The Helmholtz Alliance on Immunotherapy of Cancer
Fighting cancer with immunological research
Researchers in the Helmholtz Alliance on Immunotherapy of Cancer are seeking to develop new strategies for treating cancer.
By analysing the mechanisms of a specific immune reaction, they hope to open up new treatment approaches for advanced-stage cancer.
- Duration: January 2008 to December 2012
- Total funding: €18.75 million
- Lead centre: German Cancer Research Center (DKFZ)
- Spokesperson: Prof. Peter H. Krammer
- Participating Helmholtz Centres: German Cancer Research Center in Heidelberg, Helmholtz Zentrum München – German Research Center for Environmental Health, Max Delbrück Center for Molecular Medicine (MDC) Berlin-Buch, Helmholtz Centre for Infection Research
- Translational centres: National Center for Tumor Diseases (NCT) Heidelberg, Twincore Centre for Experimental and Clinical Infection Research in Braunschweig/Hannover, Experimental and Clinical Research Center (ECRC) in Berlin
- Universities / hospitals: Heidelberg, LMU Munich, TU München, Hannover Medical School (MHH), Charité in Berlin, Medical Center Mannheim, University of Bonn, Universitätsklinikum Essen, Darmstadt Hospital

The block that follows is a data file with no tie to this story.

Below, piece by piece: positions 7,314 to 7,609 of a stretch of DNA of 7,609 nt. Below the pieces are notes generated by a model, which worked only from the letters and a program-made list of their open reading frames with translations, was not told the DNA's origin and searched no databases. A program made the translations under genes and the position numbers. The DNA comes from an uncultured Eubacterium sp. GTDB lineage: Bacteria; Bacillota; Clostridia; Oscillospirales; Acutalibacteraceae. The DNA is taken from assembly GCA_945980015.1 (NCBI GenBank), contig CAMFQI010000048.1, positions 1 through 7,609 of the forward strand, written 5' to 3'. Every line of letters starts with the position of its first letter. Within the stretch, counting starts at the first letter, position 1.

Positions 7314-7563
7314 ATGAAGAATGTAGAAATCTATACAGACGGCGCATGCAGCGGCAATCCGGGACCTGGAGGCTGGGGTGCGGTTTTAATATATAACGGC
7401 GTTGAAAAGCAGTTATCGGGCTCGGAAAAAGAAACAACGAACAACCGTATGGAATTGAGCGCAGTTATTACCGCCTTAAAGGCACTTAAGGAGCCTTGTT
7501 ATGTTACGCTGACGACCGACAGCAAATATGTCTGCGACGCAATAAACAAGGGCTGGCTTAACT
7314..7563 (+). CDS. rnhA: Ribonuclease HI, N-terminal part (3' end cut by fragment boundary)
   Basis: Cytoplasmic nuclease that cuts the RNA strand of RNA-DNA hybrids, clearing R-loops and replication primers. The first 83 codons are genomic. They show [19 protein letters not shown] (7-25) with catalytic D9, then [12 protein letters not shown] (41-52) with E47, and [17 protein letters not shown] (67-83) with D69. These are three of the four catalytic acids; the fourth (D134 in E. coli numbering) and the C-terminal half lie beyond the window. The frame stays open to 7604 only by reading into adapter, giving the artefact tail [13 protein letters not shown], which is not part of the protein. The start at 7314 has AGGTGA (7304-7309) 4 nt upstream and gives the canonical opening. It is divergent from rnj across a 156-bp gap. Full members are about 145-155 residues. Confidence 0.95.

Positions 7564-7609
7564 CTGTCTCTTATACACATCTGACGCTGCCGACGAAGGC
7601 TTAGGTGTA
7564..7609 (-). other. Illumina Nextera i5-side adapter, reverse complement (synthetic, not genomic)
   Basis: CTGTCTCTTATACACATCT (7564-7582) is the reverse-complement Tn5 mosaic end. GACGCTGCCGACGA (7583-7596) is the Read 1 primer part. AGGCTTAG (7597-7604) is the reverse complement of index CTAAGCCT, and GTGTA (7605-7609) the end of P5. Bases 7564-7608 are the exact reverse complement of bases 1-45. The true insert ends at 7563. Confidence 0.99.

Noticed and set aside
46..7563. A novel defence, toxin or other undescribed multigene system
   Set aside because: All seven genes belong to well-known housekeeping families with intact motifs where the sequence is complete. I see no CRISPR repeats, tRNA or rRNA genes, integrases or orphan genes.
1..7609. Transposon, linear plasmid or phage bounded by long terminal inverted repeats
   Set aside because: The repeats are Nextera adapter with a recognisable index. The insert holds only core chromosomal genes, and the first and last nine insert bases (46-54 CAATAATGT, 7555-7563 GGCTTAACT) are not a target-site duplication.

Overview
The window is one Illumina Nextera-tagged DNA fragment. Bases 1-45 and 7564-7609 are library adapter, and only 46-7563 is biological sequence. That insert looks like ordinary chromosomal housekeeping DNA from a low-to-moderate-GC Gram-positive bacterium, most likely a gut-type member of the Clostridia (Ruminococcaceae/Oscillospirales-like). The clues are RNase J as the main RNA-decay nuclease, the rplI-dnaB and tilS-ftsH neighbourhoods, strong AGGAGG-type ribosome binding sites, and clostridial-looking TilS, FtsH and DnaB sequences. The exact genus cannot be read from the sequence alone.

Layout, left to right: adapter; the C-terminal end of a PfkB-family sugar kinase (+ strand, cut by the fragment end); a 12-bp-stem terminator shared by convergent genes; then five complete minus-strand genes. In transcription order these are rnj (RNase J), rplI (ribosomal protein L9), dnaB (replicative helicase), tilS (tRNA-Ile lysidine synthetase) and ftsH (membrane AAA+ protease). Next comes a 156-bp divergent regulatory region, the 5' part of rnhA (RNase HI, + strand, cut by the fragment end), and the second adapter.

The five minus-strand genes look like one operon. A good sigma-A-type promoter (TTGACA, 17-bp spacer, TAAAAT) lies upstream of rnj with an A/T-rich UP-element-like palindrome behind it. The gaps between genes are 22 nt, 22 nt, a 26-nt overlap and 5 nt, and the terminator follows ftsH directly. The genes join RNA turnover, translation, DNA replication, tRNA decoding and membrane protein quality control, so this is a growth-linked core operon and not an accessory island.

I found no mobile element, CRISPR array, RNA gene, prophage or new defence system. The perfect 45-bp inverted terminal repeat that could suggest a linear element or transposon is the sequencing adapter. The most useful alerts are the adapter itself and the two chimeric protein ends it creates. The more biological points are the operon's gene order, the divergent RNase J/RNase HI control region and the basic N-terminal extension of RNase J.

- Businesses: Apogenix GmbH, Heidelberg
The Helmholtz Alliance on Immunotherapy of Cancer is developing ways of programming the immune system to specifically attack tumours. The research focuses on therapeutic antibodies, strategies for cancer vaccinations, transplantation of immune cells and methods of inducing programmed cell death in cancer cells. The immune system offers excellent weapons in this regard: antibodies and T-cell receptors are highly sensitive proteins that can pick out foreign target structures from millions of others. The aim of the research is to transfer therapeutic approaches into clinical applications.
The Alliance’s work focuses on skin cancer, hepatitis, liver tumours, leukaemia and lymphoma, each of which are representative of a different type of tumour disease. For example, liver cancer is often associated with a viral infection, making viral antigens on tumour cells suitable target structures for immunotherapy treatments. Leukaemia cells are particularly responsive to immunotherapeutic approaches. The Alliance also uses melanomas as a model for investigating solid, non-viral tumours, the most frequently occurring type of tumour.
The Alliance has also set up a scholarship programme to give young doctors the opportunity to take time away from their clinical duties to gather experience in immunological research. Equally, the programme will allow young scientists involved in basic research to gain an insight into the clinical application of their work.